Latest Morning Briefing Stories
Hospitals and other medical facilities need to prioritize protective gear and safety measures for their workers, experts say. Although there’s been a sharp increase in deaths linked to the pandemic, the underlying causes is more systemic, experts say. Meanwhile, the lives of front-line workers are remembered.
Dr. Anthony Fauci has faded from public view as the White House shifts its messaging toward reopening, but the director of the National Institute of Allergy and Infectious Diseases is still speaking out about his concerns for the country. Meanwhile, in other administration news, The Wall Street Journal fact checks Vice President Mike Pence’s claims about Project Airbridge.
Scientists are seeing a disturbing trend between an increase in deforestation and a surge of new diseases. Six out of every 10 diseases in humans, and three-quarters of the world’s emerging infectious diseases, are zoonotic, and many of them come from man encroaching on animals’ homes. In other scientific news: cancer, genetics, and disabilities.
“For both the African American and Latino populations there’s a triple threat,” said Dr. Tom Frieden, former director of the CDC. “The first is that there’s more exposure, the second is that there’s more underlying health problems sometimes, and the third is there’s less access to health care.” Meanwhile, experts in the Trump administration remain largely quiet on the disparities being seen in the pandemic.
“If there is a policy around using face masks in place, it does actually come with a fairly large effect,” says Holger Schünemann, an epidemiologist at McMaster University. The political fight over mask-wearing was on display at President Donald Trump’s rally in Tulsa, where there were few face coverings to be seen in the audience. Meanwhile, California pass a mandate that residents wear masks in public spaces. And airlines struggle with mask enforcement.
News outlets investigate tactics employed by law enforcement during recent protests of racism and police violence. Calls for reform by protesters and lawmakers are also reported.
The decision from NIH is just the latest to signal that hydroxychloroquine, the drug President Donald Trump touted as a “game changer,” doesn’t work for COVID-19 patients. Meanwhile, scientists urge caution on a promising steroid treatment.
The Washington Post and ProPublica report on stories of how U.S. efforts to test for the coronavirus have been hampered by bad equipment that yielded false results. Meanwhile, other testing questions persist, such as, who pays? News outlets report on other tracking and test developments.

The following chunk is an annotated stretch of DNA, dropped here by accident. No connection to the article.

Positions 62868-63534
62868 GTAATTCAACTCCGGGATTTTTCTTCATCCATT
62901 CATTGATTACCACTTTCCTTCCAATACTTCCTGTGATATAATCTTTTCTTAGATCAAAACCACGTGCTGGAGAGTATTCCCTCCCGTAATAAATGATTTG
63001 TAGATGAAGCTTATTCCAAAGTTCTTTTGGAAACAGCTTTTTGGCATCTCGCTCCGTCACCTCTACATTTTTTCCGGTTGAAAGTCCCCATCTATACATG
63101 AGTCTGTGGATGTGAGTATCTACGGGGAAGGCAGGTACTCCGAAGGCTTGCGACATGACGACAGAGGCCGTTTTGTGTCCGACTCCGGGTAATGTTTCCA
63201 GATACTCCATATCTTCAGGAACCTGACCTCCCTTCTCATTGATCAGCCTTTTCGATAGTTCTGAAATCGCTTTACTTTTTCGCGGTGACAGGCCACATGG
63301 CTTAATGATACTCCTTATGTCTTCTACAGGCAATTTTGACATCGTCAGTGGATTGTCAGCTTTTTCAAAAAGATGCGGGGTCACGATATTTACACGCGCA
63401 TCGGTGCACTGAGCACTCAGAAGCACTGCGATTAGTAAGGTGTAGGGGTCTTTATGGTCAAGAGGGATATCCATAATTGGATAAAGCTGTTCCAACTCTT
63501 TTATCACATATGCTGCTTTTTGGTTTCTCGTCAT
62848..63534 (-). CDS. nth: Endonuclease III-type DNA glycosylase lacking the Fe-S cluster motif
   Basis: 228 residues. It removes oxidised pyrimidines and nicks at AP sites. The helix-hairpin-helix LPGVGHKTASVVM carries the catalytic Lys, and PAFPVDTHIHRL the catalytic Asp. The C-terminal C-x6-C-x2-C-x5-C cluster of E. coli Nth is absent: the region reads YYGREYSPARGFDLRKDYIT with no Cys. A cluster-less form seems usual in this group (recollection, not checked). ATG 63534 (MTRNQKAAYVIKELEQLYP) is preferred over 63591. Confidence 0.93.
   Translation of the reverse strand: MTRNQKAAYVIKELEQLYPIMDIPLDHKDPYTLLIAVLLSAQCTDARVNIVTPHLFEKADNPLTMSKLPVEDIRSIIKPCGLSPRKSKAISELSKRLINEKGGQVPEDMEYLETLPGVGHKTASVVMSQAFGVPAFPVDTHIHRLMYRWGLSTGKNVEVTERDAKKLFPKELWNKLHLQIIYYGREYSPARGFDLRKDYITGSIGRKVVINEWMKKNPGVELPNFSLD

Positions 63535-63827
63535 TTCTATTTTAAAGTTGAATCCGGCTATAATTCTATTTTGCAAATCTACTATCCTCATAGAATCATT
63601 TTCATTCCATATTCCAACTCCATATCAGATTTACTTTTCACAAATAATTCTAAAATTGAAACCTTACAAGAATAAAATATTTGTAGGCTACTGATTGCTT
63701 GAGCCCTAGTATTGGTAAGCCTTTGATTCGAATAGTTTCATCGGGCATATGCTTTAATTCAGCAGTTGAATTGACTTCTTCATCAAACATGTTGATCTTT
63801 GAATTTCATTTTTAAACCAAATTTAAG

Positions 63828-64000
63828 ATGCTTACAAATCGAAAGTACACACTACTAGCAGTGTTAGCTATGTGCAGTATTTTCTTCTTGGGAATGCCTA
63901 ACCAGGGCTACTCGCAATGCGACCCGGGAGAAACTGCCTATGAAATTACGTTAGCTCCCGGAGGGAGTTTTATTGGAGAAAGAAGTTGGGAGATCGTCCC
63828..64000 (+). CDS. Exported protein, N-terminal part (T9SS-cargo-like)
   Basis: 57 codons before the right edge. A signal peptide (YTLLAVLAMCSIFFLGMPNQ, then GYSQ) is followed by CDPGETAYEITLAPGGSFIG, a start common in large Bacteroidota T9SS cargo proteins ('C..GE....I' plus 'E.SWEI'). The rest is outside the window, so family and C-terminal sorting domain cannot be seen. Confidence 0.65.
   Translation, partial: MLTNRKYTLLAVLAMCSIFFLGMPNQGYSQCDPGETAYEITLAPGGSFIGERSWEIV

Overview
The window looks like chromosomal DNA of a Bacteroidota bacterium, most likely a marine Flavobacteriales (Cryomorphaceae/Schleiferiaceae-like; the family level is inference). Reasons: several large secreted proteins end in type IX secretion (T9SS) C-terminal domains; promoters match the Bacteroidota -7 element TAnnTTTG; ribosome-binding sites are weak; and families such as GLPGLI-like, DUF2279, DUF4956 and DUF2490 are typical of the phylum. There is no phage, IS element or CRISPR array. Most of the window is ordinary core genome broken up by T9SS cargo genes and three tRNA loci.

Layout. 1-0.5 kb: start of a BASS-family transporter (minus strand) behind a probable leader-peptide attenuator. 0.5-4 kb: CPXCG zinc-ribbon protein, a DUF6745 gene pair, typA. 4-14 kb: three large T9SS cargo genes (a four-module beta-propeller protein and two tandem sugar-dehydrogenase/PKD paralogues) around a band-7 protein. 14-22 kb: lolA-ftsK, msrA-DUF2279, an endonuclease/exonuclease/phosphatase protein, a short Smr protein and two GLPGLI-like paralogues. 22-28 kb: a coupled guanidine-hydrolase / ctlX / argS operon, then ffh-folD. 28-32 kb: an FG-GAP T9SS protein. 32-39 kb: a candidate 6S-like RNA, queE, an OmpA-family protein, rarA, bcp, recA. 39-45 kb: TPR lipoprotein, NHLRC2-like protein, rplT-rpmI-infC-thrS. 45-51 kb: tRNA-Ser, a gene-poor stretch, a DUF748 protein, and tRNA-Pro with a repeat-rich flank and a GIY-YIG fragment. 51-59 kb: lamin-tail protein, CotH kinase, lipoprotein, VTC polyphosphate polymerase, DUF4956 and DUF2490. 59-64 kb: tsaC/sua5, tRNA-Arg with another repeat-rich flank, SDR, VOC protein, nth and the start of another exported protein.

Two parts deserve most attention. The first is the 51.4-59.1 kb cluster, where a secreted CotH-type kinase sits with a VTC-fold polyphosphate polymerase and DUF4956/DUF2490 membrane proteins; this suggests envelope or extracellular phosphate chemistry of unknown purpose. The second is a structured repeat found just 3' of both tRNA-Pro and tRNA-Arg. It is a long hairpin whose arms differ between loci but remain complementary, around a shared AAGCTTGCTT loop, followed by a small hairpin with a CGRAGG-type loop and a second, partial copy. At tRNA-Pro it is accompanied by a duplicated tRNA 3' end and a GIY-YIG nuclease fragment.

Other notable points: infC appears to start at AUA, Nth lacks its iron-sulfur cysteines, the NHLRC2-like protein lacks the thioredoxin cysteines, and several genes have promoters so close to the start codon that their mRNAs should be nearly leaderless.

Scientists are worried a vaccine will be developed and work best in younger people–who are far less vulnerable to COVID than seniors are. Other vaccine news focuses on the global development race.
Nursing homes are being offered financial incentives to take on COVID patients, but it might be backfiring for other residents who are being cleared out to make room. Nursing home officials, however, insist that the evictions are warranted. Other nursing homes news comes out of West Virginia, New York, Georgia and Michigan.
Tyson revealed that 481 employees across its northwest Arkansas facilities have tested positive for COVID-19 this month. The outbreak has prompted China to halt poultry imports from the Springdale, Arkansas plant.
“In most disasters, the vast majority of people do well,” said Dr. Steven Southwick, a professor of psychiatry at Yale who has worked with survivors after numerous cataclysms, including mass shootings. “Very few people understand how resilient they really are until faced with extraordinary circumstances. In fact, one of our first jobs in these situations is to call attention to just that.” In other public health news: summer and sleep-away camps; gyms and sports; a socially distant Father’s Day; and more.
Prisons have long struggled with overcrowding, but the coronavius is casting a harsh spotlight on the problem.
Media outlets take a look at how the pandemic looks in states across the country, including the dozen or so that are seeing record highs in cases.
White House trade adviser Peter Navarro says the Trump administration is preparing for an additional wave of coronavirus infections. Meanwhile public health experts warn that the nation is still in the “first wave” of the pandemic.
“I would rather spend this summer in Rome with my family than in Phoenix,” Ashish Jha, head of Harvard’s Global Health Institute, tells Politico. Meanwhile, WHO reports the largest single-day increase of the outbreak, with many of the new cases coming from the Americas. Media outlets report on news from China, Italy, Nordic countries, South Sudan, Africa, Iraq, India and more.
In mice, they can eliminate the cells partly responsible for many diseases of aging, researchers report. In other news: hemophilia gene therapy and concerns over AbbVie-Allergan merger.
The latest poll comes amid protracted controversy over the cost of medicines, where there’s been little congressional or federal progress made despite bipartisan support for curing the high prices. Meanwhile, a new analysis warns about scientific research in the age of COVID.
About 6,000 deaths are recorded annually, a number that is 1.5 times higher than the general public. Critics said the road map wasn’t completed with enough input from veteran service organizations.
Most Americans get insurance through work, so fears about losing a job can outweigh concerns about sickness. Public health news is on domestic workers; overnights in hotels; surviving at age 83; and the return of youth sports.